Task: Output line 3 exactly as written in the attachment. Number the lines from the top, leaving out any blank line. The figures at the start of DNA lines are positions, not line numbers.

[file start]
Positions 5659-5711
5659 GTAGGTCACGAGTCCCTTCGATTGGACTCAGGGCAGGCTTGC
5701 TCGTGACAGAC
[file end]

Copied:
5701 TCGTGACAGAC